Last Sunday our pastor started a sermon series on faith.  I must admit that last Sunday I was a little too crabby to retain most of what he said, but I got the gist.

Drawing from Matthew 6 and Matthew 8 the overall message was don’t worry because Jesus says not to. It isn’t a suggestion. It’s a commandment.

I honestly don’t tend to worry until I realize that I’m not worrying, then I think I should be worried because any normal person would be. I choose not to worry because worry is uncomfortable. Our pastor presented worry, fear, and anxiety as an absence of faith.

I do have great faith for things that are in the distant future or for things that seem large and impossible. However, my faith for small daily provision can be low at times.  I appreciated the challenge of assessing my faith level and the challenge/reminder to cry out to Jesus when worry is evident.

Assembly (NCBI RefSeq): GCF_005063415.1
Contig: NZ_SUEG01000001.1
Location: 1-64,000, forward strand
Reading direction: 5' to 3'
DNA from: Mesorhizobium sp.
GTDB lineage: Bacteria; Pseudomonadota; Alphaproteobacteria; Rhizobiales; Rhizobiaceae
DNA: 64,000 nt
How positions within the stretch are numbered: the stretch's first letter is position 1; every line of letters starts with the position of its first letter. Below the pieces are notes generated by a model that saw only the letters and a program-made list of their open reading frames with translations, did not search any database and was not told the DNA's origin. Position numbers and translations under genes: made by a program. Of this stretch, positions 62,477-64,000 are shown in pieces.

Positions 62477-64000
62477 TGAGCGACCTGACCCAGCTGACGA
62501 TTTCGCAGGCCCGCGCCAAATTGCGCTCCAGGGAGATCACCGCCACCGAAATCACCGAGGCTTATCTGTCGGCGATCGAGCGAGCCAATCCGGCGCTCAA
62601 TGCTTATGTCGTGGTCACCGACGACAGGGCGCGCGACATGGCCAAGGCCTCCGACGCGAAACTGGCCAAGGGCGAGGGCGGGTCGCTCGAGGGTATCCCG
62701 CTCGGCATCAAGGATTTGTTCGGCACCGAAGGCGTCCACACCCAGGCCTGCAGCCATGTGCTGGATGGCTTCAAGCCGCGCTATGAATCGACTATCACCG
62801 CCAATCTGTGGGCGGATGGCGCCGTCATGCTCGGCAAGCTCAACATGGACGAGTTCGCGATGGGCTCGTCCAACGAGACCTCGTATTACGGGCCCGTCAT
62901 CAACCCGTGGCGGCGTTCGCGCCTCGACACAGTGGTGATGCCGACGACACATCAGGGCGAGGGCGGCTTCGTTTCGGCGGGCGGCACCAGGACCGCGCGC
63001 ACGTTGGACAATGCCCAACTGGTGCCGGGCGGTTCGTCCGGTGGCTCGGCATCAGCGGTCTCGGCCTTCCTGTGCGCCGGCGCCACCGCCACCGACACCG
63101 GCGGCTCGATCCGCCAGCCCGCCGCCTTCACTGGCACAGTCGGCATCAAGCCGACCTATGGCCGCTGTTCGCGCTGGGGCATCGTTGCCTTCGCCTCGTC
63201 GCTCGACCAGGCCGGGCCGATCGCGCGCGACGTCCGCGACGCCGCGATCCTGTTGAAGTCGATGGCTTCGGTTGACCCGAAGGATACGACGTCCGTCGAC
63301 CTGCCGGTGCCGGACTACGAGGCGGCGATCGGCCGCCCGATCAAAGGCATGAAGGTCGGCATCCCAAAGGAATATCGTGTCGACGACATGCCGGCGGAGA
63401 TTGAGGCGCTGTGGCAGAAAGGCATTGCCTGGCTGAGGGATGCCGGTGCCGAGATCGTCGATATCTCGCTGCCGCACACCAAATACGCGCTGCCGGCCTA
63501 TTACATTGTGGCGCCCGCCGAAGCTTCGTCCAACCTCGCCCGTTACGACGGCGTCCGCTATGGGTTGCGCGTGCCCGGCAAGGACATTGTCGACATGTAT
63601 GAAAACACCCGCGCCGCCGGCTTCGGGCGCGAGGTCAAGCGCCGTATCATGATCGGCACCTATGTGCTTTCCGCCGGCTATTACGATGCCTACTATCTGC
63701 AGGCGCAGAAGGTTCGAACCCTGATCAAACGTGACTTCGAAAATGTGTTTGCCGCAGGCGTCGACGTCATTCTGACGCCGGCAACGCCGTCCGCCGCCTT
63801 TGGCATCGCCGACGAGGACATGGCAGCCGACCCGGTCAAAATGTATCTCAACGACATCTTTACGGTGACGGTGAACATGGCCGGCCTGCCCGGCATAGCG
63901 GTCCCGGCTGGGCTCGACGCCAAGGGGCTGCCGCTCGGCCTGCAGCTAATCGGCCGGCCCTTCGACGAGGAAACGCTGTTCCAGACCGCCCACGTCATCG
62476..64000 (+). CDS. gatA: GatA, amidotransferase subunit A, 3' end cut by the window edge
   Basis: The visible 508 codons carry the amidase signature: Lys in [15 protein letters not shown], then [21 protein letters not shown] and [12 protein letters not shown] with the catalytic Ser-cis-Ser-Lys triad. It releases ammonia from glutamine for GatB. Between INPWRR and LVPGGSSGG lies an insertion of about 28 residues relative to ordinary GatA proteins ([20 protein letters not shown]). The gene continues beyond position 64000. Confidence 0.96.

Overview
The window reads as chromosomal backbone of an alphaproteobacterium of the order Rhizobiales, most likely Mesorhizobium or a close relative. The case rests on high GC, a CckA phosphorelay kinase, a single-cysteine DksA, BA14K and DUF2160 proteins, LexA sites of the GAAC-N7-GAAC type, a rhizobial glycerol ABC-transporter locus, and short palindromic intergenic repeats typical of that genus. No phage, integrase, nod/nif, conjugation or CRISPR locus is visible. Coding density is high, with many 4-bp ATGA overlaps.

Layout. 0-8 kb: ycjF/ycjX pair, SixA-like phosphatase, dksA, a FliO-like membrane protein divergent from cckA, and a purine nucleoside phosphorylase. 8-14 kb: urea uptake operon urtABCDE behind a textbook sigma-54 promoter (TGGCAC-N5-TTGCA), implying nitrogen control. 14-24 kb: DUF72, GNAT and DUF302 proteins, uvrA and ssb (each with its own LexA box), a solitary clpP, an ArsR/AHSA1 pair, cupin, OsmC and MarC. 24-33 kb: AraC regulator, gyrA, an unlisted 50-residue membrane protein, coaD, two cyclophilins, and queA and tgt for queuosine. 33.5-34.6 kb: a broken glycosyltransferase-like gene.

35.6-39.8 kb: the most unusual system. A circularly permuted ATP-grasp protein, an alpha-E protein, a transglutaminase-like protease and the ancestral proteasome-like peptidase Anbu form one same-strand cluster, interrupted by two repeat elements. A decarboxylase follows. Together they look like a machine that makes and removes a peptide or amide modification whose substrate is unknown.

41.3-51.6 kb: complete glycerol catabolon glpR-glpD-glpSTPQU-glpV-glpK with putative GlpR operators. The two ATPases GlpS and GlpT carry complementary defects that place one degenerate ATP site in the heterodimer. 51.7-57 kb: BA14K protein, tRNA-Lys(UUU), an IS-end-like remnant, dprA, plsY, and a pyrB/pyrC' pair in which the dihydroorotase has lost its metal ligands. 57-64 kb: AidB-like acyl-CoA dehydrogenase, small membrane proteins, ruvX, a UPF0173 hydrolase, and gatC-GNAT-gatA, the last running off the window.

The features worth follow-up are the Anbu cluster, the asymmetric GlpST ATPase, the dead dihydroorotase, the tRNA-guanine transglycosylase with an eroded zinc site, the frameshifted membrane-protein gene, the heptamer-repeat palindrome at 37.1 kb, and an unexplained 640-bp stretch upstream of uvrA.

It seems that worry and anxiety are natural human responses. True.  When is it too much?  Because these things are natural someone might argue that they are responses we cannot control.  I disagree. We might not be able to control the onset, but I believe we can control the continuation.  It isn’t always easy, but it is possible.  However, is the presence of worry, anxiety and fear truly the absence of faith?  Being sure of what we hope for and certain of what we do not see.  Believing God is who he says he is.  Can we control and measure how much faith we have? Should we? Is it up to us to increase our faith or is it our responsibility to simply remove the hindrances (worry, fear and anxiety) to seeing faith in action?

What are your thoughts?